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    Honestly, that sounds like it's more likely to get you blacklisted than a book deal. I'm all for approaching people, but you need a reputation that precedes you before you can expect to get anybody's attention.
     
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  6. Philip Overby

    Philip Overby Staff Article Team

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    For me specifically, at least as things stand now, going to writer's conferences isn't feasible since I live in another country. Plus, I agree with Devor in some instances that approaching editors directly is a pretty delicate situation. Sure, you may hit a home run and get lucky, but you may also offend a very important editor by soliciting them directly. To me it kind of feels like the "put a demo tape in the pocket of the record executive" move. Just knowing the right moment and channels to do such things is important I think.

    While I don't begrudge people who follow alternative routes and the time of agents may be fading, traditional publishing is called such for a reason. It's traditional. I believe Mr. Smith's advice tends to lean more towards indie authors who may be disgruntled from thinking there has to be one singular way to get published. He's offering alternatives that may be viable, but for me, I'd be wary of approaching an editor if I think it could ruin my career before I get started. Editors are people with long memories.
     
  7. Steerpike

    Steerpike Felis amatus Moderator

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    Can anyone here cite to an instance of someone getting blacklisted or ruining their career merely due to approaching an editor at a conference. I've never heard of such a thing. I have heard of a number of instances where that tactic was successful, though in the majority of cases I suspect it is not.
     
  8. BWFoster78

    BWFoster78 Myth Weaver

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    I have absolutely no experience with editors or publishers.

    The author of the piece, however, claims expertise in the matter. If he is to be believed, this tactic can be effective.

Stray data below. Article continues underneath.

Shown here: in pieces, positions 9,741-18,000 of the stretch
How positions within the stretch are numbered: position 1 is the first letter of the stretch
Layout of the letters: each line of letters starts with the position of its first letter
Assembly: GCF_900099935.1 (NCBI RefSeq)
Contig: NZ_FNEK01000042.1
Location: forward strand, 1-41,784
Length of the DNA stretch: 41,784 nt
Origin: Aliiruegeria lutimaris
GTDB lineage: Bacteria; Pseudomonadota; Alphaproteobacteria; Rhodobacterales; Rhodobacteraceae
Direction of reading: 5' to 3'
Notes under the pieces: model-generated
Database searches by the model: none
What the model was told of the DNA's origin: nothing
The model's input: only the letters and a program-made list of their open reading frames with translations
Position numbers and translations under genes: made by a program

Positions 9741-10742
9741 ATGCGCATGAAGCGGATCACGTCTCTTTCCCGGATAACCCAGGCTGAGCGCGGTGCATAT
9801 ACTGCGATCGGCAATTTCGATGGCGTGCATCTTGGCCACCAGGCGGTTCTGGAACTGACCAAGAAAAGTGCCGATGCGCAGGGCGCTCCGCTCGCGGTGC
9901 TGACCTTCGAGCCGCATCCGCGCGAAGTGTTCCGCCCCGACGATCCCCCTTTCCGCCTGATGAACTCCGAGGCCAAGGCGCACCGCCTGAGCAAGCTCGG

From a logical perspective, it makes sense. Obviously, it's crucially important to be professional and to understand the proper forum for such an approach, but editors are just people. If you think you have what they want to buy, there's no harm in trying to sell it to them.
     
  9. Devor

    Devor Fiery Keeper of the Hat Moderator

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    Admittedly, you'd have to make an ass of yourself before anybody would care, but I'm sure it happens - that kind of thing happens everywhere. I can't imagine that professional editors like to be accosted by newbs with a weak manuscript everywhere they go.

    The success stories you're aware of - do you know anything about their careers prior to approaching the editor? I was only suggesting that you need a "success" to speak of to get their attention before you randomly pitch to people.
     
  10. BWFoster78

    BWFoster78 Myth Weaver

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    Here's what I got out of the article:

    There's a belief out there that editors/publishers exist in an ivory tower , and mere mortals (authors) can't directly talk to them without going through priests (agents).

    What he's saying is that this belief developed for a specific reason: publishers were being innundated by submissions and they could no longer afford to evaluate them all. They did their best to sluff off this part of their job to someone else and succeeded beyond their wildest dreams.

    I have no doubt that an editor will be resistant to changing this state of affairs.

    Understanding, however, the reason for the rule, you can see how to go around it. If you can make it worth the editor's time to view your book, he'll do so. It's not that he's adverse to looking at your book; he's adverse to being innundated with books.

    Anyway, that's just the way I read it.

    That seems contrary to what you got out of the piece.
     
  11. Steerpike

    Steerpike Felis amatus Moderator

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    I only know of one instance that was related to me directly (i.e. I was talking to the author herself). In her case, she was a practicing bankruptcy attorney with no prior publishing credits. She met the editor at a hotel pool at a writing conference, somehow they struck up a conversation and hit it off, and she ended up mentioning she had an unpublished manuscript. The editor told her to send it along, and she ended up with a three-book traditional publishing deal. I believe she did fairly well with it. In any event, I saw the books at Barnes & Noble, which is pretty cool.

    Other instances just come from author interviews where authors talk about how they got their break. I wouldn't say it is common (I don't know if it is or not) but it happens. Also, I've seen plenty of author panels on writing where the advice to go to writing conferences and get to know editors is thrown out.

    I think BWFoster is right in that Smith is just trying to dispel a myth. The guy does have a lot of experience in publishing (though he's giving a perspective; you don't have to subscribe to it just because he's experienced). Combining what he says with what I've heard said by editors and authors in interviews and on panels, and in the one case where I know the author, my guess is this kind of thing happens a lot more frequently than people who aren't already in the industry might expect.

    I go to conferences for law, and also for some of the industries I work in. A lot of business gets done at those conferences. Why should writing be different?